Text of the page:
U.S. stocks closed slightly lower Friday, as gains in utilities offset declines in financials after a sharp miss on the May jobs report.
The major averages came well off session lows to close slightly lower on the day and narrowly mixed for the week. The Dow Jones industrial average closed about 31 points lower after earlier falling 148 points with Goldman Sachs contributing the most to declines.
Utilities closed 1.66 percent higher to lead S&P 500 advancers, while financials ended nearly 1.4 percent lower as the greatest laggard. The Bank and Regional Banking ETFs pared losses to close about 2.1 percent and 1.9 percent lower, respectively.
"Positioning is still playing a big role. The positioning coming into the day was the economy's strong and the Fed will hike ... and today's action is just an unwind of that," said Ilya Feygin, managing director and senior strategist at WallachBeth Capital.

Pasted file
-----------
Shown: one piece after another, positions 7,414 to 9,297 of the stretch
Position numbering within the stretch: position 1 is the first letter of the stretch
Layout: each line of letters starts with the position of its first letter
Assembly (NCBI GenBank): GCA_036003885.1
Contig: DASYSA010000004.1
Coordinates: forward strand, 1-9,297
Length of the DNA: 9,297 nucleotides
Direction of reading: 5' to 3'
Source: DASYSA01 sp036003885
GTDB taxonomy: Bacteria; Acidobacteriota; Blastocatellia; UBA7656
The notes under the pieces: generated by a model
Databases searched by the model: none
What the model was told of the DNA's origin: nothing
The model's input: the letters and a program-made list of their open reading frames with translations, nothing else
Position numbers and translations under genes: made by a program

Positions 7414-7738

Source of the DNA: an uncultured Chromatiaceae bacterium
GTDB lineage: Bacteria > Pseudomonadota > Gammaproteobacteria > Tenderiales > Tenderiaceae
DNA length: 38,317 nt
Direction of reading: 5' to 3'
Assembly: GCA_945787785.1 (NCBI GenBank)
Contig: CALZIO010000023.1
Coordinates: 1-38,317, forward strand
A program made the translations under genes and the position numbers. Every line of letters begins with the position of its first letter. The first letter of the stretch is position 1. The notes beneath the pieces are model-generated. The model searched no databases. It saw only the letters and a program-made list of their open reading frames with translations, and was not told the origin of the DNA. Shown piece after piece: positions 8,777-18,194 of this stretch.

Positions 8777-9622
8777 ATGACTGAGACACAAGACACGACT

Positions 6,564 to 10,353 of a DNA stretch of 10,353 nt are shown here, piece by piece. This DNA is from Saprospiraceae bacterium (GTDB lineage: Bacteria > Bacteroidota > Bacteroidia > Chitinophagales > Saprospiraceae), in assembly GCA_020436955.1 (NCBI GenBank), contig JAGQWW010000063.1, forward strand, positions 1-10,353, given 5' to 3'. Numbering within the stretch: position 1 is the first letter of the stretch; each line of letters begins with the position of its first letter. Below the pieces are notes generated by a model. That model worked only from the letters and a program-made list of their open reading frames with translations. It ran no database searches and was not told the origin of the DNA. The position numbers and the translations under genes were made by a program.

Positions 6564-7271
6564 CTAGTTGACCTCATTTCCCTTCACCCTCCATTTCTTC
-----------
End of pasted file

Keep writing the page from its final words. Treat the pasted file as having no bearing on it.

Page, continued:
He also noted some support for the S&P 500 around 2,084/2,085 and the weaker U.S. dollar.
Traders also attributed some of the recovery to short-covering.
The S&P 500 briefly topped the psychologically key 2,100 level intraday but closed a touch below and little changed on the week.
"I do think sooner or later bad news does become bad news and the only reason why they're taking us back to 2,100 on the SPX is the odds of a July hike have dropped and the Fed's going to hold off," said John Caruso, senior market strategist at RJO Futures.
ISM non-manufacturing came in at 52.9 for May, well below April's 55.7 print. The employment component fell to 49.7 from 53.0 in April.
"That confirms there is a deceleration in the private sector, in the services sector that is more than manufacturing or mining and energy," said Gene Tannuzzo, senior portfolio manager at Columbia Threadneedle's Strategic Income Fund.